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Other Narrowness of field of research?

  1. Mar 24, 2016 #1

    I'm still a freshman undergraduate, so it's very early to decide what field of physics I will spend most of my time working in. However, I'm wondering how narrow one's research has to be -- for example, is it feasible to do work in both atomic physics and nuclear physics? How about throwing condensed matter into that mix? Does that answer depends on the nature of the research, i.e. theoretical vs. experimental?

    Just realized this probably should have been in career guidance, sorry about that.
  2. jcsd
  3. Mar 24, 2016 #2

    Vanadium 50

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    Whatever you do will be narrow. It might straddle some traditional boundary and be called "interdisciplinary" but it's going to be narrow.
  4. Mar 24, 2016 #3


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    By the time you get to a PhD and beyond, what you'll discover is that in order to contribute valuable research you need a considerable degree of investment in a particular problem. You need to know the basic physics behind it. You need to know what work other people have done on the problem, and what work people are currently doing. You have to understand enough about the problem to be able to convince other people that your approach to it is going to yield a result that is worthwhile. You have to design a scientific approach to the problem, work through it, and revise it (often many times). You have to write up your results and present them.

    All of this, as you might imagine, takes a considerable investment of time and effort. So the more you diversify your efforts, the less progress you'll make on any one problem.

    What tends to happen when people start to do work in multiple areas is that they have gotten very good at a small number of solution types that can be applied to multiple problems in multiple areas. They also collaborate well - contributing a narrow piece of expertise to a problem that requires multiple experts.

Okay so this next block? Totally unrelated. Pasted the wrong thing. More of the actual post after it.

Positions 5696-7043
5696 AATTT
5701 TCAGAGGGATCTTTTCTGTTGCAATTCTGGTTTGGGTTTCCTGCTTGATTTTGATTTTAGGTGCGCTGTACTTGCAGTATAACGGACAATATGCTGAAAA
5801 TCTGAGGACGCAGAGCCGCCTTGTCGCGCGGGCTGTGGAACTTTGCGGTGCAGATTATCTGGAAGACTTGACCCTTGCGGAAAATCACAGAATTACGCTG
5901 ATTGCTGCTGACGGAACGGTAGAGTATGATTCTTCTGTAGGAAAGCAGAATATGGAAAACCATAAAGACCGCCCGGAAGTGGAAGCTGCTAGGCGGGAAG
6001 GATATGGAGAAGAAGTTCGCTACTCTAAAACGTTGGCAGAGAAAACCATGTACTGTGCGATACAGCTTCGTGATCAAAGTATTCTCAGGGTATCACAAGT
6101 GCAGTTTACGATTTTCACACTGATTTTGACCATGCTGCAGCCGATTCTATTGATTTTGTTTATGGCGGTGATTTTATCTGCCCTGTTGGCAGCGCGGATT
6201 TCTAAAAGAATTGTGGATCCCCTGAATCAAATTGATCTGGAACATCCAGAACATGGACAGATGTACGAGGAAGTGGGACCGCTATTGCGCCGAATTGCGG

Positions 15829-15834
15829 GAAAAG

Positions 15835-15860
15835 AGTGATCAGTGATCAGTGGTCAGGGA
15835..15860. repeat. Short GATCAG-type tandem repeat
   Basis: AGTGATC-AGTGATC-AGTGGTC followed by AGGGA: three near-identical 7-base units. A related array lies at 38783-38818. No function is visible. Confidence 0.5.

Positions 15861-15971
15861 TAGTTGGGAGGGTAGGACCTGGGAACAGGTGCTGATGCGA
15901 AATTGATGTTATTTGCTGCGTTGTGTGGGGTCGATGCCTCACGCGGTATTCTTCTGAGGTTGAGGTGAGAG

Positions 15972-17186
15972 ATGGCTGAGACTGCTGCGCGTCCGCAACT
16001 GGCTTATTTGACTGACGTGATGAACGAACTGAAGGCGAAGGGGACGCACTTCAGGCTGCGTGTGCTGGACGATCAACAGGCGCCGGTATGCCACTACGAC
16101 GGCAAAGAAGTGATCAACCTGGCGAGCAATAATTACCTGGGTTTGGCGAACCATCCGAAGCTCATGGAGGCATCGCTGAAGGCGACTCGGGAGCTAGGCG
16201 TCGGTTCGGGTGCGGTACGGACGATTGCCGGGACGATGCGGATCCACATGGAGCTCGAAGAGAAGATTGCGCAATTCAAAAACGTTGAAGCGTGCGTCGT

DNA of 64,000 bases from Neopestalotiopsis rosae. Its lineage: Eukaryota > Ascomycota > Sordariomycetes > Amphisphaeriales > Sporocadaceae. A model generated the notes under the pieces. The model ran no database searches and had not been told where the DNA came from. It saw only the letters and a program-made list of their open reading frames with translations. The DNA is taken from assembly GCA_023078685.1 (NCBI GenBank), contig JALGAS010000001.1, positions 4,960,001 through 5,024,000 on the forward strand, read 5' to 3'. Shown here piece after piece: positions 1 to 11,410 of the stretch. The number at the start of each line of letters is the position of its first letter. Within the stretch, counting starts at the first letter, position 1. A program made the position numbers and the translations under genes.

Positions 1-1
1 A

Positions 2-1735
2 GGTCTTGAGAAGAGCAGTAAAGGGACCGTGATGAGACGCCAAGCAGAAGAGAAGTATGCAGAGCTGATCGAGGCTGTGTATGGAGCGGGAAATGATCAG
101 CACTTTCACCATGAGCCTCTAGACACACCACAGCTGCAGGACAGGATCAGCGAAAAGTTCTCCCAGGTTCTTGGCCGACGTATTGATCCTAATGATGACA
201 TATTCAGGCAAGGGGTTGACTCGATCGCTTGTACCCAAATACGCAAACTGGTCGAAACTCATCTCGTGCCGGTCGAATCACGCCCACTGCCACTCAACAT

5. Mar 24, 2016 #4
    Well, that's a bummer. How does one usually go about picking a field, then, given that one will not be able to try out the vast majority of fields before choosing?
  6. Mar 25, 2016 #5


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    It's not a trivial thing. I think a lot of people struggle with trying to optimize this kind of problem while being constrained to sample only a few points.

    It helps to read a lot, attend departmental talks, and to talk informally with your professors and graduate students about the projects they are working on. You can also explore through undergraduate research opportunities and senior thesis projects. Usually by about fourth year most students will have an idea of what general direction they want to go in. Sometimes all they've done is eliminate some possibilities and that's okay. I think often as you move through undergrad, you tend to discover certain strengths - some people really enjoy coding, others like hand's on work, etc. Looking for a project that plays to your strengths and what you enjoy tends to be a good strategy.

    And not everyone gets it right the first try. Some people can start working on a PhD project and realize they have no passion for the field they're in. In that case they can usually change projects, if something else is available.
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